Report: Australian survey shows no connection between cellphones and brain cancer

Report: Australian survey shows no connection between cellphones and brain cancer
You might recall that back in 2009, the city of San Francisco wanted stickers placed on cellphones sold in the city.  The stickers would warn cellphone users about the risks of using a handset and getting cancer from electromagnetic radiation emanating from the phone. By May 2013, the ordinance was dead and buried as far as San Francisco was concerned.

As it turns out, the officials in the city shouldn't have worried. Data that measured the number of brain cancer cases in Australia from 1982 to 2013 was matched against other data showing how widespread cellphone use was in the country during the same time period. While the rate of brain cancer in females was steady over the years, it rose among males. However, this took place only in men over 70, and happened around 1982 before cellphones were available to the public.

Because the statistics showed that the number of brain cancer cases in the country from 1982 to 2013 matched estimates based on computer models, the results basically showed that the increasing use of cellphones did not lead to additional brain cancer. Bottom line? According to this study, there is no connection between brain cancer and cellphone use. Increased occurrences of cancer in the country during the time period are now attributed to better detection of cancer using improved imaging techniques that debuted in the early 1980's, like CT scans.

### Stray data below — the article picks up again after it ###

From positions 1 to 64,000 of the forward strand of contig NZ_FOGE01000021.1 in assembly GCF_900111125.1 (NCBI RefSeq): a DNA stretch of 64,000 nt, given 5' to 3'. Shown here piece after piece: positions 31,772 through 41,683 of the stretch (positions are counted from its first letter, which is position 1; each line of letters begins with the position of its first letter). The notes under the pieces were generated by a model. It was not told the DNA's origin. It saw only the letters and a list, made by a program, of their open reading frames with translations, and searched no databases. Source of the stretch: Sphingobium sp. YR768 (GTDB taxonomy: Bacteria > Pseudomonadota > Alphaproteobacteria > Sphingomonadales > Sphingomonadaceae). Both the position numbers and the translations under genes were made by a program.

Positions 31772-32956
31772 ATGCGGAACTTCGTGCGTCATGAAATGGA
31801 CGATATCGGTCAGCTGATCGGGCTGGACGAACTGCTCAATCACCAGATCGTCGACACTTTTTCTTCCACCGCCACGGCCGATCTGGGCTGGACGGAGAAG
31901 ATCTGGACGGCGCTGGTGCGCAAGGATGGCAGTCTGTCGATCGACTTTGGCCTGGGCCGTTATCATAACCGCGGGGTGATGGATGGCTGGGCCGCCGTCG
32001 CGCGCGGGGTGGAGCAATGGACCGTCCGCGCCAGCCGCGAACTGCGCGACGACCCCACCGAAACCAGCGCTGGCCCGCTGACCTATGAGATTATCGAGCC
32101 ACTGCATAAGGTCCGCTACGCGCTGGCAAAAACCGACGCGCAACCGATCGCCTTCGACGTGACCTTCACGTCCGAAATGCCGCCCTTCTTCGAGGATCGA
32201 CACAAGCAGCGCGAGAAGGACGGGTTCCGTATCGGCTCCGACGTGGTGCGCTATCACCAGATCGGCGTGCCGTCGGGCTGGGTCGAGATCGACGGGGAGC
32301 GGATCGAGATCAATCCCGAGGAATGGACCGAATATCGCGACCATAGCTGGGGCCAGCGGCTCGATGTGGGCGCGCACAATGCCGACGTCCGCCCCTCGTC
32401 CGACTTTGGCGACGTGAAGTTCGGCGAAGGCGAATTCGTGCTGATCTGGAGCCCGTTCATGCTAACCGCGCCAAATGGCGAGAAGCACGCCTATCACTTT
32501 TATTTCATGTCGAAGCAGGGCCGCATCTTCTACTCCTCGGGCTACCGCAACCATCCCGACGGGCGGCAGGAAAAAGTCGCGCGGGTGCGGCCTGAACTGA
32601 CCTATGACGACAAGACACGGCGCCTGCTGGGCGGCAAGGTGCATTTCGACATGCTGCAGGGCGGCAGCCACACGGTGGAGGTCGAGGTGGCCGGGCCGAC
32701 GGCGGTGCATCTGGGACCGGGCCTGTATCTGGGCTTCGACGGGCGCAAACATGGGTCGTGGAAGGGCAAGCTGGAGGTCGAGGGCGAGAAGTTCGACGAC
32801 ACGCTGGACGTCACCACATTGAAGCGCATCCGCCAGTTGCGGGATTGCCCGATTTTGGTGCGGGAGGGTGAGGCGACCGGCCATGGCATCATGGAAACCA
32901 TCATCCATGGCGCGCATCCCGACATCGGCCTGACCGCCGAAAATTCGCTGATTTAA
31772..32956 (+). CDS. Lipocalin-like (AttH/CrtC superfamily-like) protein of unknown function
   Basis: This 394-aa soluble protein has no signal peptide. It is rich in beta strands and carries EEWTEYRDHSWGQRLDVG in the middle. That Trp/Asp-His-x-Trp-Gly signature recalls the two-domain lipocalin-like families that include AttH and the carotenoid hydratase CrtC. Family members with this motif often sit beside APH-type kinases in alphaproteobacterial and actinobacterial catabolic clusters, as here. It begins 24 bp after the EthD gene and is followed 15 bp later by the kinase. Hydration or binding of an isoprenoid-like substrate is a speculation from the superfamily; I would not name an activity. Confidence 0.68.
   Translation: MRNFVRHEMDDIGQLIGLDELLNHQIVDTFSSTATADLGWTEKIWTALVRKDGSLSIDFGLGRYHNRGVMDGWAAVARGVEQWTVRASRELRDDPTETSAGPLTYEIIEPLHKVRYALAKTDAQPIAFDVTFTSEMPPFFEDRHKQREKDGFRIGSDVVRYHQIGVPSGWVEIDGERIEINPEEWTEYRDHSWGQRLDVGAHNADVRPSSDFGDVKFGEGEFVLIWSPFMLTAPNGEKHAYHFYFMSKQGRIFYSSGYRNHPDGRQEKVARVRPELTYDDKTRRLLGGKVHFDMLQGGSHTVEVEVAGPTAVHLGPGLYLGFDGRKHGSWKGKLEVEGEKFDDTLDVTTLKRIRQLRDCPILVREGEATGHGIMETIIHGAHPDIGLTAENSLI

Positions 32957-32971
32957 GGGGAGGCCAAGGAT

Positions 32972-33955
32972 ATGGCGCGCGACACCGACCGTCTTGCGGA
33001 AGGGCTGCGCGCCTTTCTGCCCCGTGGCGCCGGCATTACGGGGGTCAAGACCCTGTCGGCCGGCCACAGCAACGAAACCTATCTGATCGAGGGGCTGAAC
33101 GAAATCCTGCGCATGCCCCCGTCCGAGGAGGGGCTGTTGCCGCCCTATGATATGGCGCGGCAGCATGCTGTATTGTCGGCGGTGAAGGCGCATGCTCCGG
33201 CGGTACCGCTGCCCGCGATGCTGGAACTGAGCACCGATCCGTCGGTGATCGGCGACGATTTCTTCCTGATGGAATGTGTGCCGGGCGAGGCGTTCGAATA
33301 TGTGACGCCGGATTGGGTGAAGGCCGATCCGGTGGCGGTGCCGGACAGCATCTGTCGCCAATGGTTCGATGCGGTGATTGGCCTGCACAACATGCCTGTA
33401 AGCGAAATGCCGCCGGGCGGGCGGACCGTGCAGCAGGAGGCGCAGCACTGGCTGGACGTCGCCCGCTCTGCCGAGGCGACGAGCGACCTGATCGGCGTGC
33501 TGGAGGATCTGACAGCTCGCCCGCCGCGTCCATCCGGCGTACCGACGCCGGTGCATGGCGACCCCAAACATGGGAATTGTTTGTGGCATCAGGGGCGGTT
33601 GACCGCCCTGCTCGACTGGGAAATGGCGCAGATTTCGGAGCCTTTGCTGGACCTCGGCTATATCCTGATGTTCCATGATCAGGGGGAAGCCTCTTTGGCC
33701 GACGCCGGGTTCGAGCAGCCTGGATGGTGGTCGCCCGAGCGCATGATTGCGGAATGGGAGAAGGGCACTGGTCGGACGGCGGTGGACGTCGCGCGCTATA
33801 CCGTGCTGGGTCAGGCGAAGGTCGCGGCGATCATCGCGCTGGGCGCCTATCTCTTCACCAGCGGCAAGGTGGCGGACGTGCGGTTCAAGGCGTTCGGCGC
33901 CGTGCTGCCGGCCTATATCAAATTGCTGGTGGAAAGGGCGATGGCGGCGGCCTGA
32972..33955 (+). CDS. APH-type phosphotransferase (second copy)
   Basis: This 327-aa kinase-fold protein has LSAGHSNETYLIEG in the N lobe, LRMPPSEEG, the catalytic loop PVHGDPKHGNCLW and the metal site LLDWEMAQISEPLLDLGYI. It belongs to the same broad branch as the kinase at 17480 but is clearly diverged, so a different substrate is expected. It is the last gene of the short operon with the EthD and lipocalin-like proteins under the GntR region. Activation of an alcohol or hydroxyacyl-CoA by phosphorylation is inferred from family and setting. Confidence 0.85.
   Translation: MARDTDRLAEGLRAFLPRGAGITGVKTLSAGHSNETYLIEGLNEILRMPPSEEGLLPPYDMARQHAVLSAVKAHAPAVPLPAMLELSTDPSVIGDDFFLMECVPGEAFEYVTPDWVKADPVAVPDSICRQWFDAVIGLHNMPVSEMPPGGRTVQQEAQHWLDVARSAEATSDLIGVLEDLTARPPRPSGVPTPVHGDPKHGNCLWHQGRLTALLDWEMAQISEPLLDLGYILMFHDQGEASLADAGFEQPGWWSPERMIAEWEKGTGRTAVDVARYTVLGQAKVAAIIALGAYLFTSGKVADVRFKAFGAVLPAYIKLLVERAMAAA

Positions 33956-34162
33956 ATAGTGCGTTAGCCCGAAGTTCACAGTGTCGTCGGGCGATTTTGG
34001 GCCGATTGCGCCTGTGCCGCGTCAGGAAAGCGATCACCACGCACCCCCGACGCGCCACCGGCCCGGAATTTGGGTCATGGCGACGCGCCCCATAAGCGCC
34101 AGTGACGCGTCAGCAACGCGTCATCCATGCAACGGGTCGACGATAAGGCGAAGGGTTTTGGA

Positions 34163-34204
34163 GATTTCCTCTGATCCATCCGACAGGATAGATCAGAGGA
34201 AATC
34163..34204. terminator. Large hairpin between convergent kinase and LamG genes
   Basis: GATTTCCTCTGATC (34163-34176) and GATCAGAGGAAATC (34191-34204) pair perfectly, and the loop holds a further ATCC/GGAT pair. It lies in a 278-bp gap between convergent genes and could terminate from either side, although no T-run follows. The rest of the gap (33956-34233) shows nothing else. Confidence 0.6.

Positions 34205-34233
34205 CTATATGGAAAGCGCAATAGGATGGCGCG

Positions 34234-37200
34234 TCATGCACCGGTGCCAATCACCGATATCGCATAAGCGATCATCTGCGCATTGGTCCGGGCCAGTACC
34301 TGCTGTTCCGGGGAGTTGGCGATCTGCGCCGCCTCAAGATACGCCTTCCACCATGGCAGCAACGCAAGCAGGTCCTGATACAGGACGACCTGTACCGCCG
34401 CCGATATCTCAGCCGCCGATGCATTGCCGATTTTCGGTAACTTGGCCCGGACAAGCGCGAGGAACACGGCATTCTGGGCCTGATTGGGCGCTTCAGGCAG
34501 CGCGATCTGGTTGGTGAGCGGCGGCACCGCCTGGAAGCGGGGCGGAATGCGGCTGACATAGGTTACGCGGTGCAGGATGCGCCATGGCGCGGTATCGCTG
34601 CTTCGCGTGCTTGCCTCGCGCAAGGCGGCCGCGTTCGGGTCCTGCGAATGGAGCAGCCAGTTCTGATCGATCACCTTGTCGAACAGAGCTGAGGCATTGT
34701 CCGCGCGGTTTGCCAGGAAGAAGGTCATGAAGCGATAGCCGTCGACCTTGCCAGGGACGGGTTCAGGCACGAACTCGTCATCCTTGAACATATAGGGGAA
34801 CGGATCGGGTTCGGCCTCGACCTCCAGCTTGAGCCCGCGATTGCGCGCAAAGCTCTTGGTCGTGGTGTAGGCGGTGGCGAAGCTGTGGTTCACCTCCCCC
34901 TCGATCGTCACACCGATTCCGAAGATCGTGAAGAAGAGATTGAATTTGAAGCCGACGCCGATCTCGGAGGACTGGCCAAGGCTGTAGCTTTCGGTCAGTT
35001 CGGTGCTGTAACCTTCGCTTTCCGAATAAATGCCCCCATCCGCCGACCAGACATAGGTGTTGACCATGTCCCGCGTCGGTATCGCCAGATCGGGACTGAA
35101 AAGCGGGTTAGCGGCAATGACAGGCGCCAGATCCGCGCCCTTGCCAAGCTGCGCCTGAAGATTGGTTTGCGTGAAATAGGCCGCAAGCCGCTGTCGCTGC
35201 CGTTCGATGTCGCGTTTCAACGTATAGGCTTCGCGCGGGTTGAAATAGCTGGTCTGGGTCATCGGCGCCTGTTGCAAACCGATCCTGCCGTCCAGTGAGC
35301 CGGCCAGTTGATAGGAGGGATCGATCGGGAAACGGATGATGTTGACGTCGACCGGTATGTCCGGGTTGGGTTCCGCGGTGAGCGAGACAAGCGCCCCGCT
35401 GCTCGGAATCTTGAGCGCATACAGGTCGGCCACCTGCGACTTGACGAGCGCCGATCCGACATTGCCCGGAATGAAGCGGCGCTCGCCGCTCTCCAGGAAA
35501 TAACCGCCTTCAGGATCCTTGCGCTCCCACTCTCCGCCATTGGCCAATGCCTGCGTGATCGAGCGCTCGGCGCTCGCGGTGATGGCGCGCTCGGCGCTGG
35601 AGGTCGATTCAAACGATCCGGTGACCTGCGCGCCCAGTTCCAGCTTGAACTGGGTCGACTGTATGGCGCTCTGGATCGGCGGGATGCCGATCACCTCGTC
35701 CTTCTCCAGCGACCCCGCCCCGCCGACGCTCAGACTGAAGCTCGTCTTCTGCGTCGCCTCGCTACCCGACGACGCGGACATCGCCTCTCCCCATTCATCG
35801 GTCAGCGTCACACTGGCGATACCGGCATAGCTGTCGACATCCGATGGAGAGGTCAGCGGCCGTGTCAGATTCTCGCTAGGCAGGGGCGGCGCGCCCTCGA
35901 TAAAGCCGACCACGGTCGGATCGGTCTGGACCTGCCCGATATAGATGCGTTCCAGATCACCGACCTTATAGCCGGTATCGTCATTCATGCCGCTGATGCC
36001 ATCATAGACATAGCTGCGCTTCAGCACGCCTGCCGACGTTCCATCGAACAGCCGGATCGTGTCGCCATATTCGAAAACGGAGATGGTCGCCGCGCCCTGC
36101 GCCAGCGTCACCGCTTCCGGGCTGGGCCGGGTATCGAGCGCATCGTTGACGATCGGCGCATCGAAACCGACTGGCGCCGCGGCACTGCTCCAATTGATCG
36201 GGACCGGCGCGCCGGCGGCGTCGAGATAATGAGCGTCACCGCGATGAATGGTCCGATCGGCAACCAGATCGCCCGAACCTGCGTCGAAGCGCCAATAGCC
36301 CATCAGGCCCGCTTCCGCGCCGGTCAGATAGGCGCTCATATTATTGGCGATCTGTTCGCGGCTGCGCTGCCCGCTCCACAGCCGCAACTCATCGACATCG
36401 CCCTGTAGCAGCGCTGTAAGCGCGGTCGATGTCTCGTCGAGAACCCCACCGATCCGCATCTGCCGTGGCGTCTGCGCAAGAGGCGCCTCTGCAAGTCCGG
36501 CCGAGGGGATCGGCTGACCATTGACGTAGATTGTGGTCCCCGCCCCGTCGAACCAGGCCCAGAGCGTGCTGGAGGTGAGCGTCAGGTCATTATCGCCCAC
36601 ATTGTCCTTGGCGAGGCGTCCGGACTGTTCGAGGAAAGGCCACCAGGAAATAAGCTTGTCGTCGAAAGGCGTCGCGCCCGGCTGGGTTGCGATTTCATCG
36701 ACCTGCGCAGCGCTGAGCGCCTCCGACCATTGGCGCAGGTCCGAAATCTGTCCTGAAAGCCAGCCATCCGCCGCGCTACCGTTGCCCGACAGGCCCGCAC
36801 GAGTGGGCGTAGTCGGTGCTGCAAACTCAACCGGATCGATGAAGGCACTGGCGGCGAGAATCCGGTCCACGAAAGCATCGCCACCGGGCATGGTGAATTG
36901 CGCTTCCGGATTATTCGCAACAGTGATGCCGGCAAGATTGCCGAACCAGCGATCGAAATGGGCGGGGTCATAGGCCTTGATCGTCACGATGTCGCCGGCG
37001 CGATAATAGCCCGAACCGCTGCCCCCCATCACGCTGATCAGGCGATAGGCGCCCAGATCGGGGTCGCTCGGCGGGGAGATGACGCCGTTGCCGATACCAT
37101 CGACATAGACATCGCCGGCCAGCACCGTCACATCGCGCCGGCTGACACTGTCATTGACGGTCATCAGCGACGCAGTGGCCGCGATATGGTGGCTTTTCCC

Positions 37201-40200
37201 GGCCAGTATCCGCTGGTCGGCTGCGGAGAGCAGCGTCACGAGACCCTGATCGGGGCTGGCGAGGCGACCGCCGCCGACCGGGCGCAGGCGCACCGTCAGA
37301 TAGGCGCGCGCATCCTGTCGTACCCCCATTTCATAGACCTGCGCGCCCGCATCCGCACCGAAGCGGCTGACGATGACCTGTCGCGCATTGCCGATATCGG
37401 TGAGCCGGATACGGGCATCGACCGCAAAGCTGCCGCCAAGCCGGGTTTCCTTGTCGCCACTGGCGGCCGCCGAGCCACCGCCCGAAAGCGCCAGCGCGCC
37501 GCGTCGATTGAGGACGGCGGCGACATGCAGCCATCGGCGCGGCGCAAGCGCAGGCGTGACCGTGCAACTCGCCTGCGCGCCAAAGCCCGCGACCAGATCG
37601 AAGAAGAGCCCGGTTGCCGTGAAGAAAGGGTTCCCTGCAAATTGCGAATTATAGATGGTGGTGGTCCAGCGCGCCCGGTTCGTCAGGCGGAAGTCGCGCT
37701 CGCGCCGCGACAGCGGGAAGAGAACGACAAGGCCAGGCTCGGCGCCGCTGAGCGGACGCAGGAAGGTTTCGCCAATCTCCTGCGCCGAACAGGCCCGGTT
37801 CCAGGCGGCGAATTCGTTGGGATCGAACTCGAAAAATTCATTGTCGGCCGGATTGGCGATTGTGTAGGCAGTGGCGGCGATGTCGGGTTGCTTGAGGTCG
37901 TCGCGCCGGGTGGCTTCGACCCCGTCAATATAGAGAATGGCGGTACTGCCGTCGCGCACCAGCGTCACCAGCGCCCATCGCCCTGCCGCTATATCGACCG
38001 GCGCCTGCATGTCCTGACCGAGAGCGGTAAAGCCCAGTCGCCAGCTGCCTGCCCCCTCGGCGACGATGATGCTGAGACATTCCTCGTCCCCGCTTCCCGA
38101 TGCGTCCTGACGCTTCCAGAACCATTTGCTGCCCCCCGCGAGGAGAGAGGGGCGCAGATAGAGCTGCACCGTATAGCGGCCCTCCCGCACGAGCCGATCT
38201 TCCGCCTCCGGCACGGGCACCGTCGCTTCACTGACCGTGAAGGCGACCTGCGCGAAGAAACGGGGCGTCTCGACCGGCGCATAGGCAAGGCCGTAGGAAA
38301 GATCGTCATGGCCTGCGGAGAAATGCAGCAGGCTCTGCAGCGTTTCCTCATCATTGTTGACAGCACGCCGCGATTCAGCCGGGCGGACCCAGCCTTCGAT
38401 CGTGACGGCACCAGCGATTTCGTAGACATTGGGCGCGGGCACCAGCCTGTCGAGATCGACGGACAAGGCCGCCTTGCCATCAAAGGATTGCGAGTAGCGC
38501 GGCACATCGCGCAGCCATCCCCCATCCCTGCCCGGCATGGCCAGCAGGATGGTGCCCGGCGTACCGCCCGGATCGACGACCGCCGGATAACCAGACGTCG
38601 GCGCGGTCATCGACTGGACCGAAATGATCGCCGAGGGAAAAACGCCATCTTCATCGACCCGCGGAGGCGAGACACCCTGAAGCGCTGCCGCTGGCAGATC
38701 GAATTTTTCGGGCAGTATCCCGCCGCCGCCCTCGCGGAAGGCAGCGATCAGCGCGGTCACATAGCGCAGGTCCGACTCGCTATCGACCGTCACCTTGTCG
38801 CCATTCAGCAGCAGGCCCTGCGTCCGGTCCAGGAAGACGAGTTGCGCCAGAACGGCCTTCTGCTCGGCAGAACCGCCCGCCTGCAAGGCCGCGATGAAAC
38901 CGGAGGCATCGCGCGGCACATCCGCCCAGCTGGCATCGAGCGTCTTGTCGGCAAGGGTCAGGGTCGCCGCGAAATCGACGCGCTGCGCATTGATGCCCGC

Many agencies find it hard to believe that there is no connection, and the whole question of cellphone radiation leading to cancer is still up in the air. Truthfully though, does it really matter? Even when there were fears that such a connection existed, most people said that they wouldn't give up their phone anyway.

source: CancerEpidemiology via Gizmodo

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